With the lion’s share of attention in the world of anime superheroes being redirected to My Hero Academia as the season sets for its sixth season, Tiger & Bunny has managed to carve out a niche for itself.
The franchise has already started Tiger and Bunny Season 2 on Netflix, with the Sunrise anime series returning to explore the journey of our corporate superheroes. The show has indicated when fans can anticipate fresh episodes later in 2022.
Tiger and Bunny Season 2 Part 2 release date
After an eleven-year hiatus, “Tiger and Bunny, Season 2” has resurfaced with a new plot and a captivating storyline. For a bizarre premise, the first season was a surprise hit. Nonetheless, the Official Tiger & Bunny Twitter Account informed that fresh episodes of the anime series would be available on Netflix from October 7, 2022.
Tiger & Bunny is one of the few anime shows that began as a television series before being adapted into a manga, with the first episodes airing in 2011, a few months before the plot was published in print.
Sunrise Studio is the same animation company responsible for the likes of iconic anime franchises such as Cowboy Bebop, Mobile Suit Gundam, and Gintama, to mention a few. Sunrise Studio has brought the second season to life, and it’s clear that the second season is set to continue taking our characters on some wild new adventures.
Tiger and Bunny Season 2 part 1: A review
Apart from a sequel film in early 2014 and the unrelated spinoff Double Decker! Doug and Kirill, it seemed improbable that we’d ever see a meaningful sequel to Studio Sunrise’s brilliant, humorous, and poignant superhero animation.
However, in 2020, Netflix announced the creation of a surprise second season with the same personnel and company, now known as Bandai Namco Pictures. Finally, thirteen episodes (of a planned twenty-five) were released simultaneously, in classic Netflix binge-worthy fashion.
Tiger & Bunny Season 2 begins in 1980, two years after the first season’s conclusion, in an alternate history in which people have obtained extraordinary “Next” genetic powers. Some of these “Nexts” have superheroic abilities and are sponsored by private firms in exchange for being walking ads on the top-rated Hero TV network in the multi-level Stern Bild city. Firms fund their pricey exosuits, corporate insurance covers collateral damage (to a point), and each hero’s suit is usually branded with the logos of many real-world companies.
The first half of this batch of episodes is mostly stand-alone, with each episode focusing on newly formed superhero buddy pairs, examining their flaws and weaknesses, with Kotetsu and Barnaby mainly relegated to the backdrops. At the same time, the peripheral characters and their new professional relationship status quos are adequately established.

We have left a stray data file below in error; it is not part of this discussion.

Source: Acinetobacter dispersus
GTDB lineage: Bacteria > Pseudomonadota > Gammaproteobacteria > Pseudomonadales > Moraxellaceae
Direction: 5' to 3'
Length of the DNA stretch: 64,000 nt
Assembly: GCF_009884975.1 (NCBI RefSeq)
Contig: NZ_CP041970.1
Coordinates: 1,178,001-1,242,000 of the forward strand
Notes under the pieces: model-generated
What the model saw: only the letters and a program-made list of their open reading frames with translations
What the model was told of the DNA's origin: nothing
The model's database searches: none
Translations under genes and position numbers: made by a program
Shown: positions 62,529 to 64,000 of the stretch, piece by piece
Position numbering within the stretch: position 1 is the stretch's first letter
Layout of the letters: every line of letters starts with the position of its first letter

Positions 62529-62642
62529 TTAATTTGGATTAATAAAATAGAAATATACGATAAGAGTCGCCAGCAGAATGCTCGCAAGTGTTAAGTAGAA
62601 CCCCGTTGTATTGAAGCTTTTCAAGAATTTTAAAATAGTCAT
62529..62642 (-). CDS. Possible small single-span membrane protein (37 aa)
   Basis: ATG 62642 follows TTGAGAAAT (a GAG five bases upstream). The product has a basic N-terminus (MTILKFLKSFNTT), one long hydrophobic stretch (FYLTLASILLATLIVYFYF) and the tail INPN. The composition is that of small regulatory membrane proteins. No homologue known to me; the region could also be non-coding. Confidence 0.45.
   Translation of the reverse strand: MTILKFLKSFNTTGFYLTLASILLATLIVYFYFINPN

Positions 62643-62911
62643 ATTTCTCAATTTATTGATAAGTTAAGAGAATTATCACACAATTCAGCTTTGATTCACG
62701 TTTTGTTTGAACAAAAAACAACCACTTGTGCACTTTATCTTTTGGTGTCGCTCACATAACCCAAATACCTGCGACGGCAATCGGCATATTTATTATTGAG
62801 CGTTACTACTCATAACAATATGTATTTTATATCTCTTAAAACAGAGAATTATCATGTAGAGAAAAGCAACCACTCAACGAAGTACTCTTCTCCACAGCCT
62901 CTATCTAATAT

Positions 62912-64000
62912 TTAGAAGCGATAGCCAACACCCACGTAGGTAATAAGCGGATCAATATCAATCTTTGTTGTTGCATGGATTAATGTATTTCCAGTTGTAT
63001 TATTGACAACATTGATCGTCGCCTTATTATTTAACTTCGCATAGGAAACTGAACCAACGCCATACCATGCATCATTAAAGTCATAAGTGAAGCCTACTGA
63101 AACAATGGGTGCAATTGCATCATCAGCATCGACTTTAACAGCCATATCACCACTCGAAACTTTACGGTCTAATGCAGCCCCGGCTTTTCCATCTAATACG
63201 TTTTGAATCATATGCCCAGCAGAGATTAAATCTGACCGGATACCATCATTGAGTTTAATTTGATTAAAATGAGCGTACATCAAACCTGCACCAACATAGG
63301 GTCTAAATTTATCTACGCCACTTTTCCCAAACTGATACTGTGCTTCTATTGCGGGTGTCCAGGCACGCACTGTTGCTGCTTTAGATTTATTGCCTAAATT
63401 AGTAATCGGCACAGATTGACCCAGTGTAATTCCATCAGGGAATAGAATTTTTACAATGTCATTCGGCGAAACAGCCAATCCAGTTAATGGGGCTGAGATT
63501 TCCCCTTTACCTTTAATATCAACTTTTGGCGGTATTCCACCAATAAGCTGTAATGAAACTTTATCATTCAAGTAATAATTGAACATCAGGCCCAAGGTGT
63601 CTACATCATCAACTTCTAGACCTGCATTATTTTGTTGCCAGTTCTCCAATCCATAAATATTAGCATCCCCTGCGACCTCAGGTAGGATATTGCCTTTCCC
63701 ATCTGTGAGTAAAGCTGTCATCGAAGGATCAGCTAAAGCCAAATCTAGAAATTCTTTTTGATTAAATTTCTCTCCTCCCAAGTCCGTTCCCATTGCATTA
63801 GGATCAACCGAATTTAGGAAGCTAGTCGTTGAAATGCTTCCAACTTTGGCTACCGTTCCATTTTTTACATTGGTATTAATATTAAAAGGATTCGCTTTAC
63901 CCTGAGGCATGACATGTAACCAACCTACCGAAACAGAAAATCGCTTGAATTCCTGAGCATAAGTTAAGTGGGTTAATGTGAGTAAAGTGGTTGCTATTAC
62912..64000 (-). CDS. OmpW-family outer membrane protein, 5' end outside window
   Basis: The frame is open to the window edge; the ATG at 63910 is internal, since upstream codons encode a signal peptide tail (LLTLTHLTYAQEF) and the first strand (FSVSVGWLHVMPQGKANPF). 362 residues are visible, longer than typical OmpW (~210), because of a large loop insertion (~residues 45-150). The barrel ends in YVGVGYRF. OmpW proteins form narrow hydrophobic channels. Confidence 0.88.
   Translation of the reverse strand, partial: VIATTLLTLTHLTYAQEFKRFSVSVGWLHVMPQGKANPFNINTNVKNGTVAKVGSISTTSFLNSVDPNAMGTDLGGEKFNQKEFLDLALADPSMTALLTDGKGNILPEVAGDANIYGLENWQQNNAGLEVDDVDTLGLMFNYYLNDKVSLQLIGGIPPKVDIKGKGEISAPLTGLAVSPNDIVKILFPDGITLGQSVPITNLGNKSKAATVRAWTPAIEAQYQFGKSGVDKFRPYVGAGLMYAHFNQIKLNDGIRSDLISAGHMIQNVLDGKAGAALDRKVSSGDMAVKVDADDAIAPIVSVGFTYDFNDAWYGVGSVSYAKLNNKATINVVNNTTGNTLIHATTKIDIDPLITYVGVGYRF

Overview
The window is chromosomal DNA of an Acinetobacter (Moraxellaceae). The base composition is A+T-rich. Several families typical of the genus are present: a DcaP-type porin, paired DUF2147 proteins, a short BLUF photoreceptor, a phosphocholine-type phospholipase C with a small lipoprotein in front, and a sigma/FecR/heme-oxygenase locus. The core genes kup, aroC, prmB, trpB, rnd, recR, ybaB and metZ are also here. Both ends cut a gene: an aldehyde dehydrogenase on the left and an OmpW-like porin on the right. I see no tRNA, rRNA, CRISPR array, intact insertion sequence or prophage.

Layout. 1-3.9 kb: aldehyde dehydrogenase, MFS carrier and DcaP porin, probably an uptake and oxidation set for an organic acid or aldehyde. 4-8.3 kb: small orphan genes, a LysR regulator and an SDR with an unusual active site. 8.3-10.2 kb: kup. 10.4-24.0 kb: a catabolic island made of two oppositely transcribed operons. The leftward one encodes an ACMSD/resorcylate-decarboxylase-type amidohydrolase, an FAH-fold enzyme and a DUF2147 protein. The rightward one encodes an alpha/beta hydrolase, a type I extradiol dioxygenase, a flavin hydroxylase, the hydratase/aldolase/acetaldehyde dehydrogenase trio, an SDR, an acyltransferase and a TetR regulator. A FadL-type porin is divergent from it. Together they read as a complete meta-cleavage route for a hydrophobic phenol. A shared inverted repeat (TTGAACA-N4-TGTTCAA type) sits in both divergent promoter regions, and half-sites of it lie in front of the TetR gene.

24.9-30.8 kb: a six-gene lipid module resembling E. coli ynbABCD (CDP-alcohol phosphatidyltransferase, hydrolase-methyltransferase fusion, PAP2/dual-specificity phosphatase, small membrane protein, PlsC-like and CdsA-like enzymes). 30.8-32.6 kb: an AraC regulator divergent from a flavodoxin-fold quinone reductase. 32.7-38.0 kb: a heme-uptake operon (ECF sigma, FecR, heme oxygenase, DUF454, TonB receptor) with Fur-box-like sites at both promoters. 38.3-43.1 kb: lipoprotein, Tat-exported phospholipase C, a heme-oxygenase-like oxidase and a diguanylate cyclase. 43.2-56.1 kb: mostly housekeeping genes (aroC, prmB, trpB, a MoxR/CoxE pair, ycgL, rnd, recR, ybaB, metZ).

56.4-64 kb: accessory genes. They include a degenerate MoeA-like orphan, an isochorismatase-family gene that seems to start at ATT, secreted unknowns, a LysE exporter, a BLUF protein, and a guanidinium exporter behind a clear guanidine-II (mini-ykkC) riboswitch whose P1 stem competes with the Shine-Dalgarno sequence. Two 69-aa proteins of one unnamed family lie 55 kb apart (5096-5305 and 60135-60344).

Tiger & Bunny 2 does an excellent job of elaborating on the themes of the first season by widening its concepts to accommodate many types of relationships and challenges that would have been difficult to address if the program had remained focused on the lead couple. Essentially, it’s animated couples’ counseling with a dash of light superheroics.
This season’s major adversaries are a pair of creepy Nexts who appear to have walked from the set of Platinum End. They are first teased in short after-credits sequences.
Still, they only become known to the heroes much later, after all the episodic relationship drama has been examined and the show returns to its heavily serialized roots. Their backstory hints at unresolved plot threads from the first season, so it’s encouraging to see some progress in that regard.
Although the initial threat appears to be resolved by the end of episode thirteen, a powerful hook is left for the following twelve episodes to build on and twist what came before.
Season 2 feels like a natural evolution and a different beast from season 1, thanks to the increased cast and broader focus. While it does an excellent job of exploring its topics (maybe a touch too bluntly and plainly), it does marginalize both Kotetsu and Barnaby.
Thankfully, the other characters, including the slightly obnoxious new emo adolescent heroes, are also amusing. Every character has an opportunity to shine and do something new with their skill set, and the climactic battle is the series’ most drawn-out, vicious, and violent confrontation yet.
While the second season isn’t without flaws, such as a plot that takes a long time to get going and the repetitive repetition of some undeniable relationship lessons, it’s a terrific return for anime’s top superhero couple. As much as I like My Hero Academia, my heart belongs to the more sophisticated world of Tiger & Bunny, with its flawed but realistic adult characters.
Are you looking forward to revisiting the world of these corporate superheroes? Let us know what you think in the comments.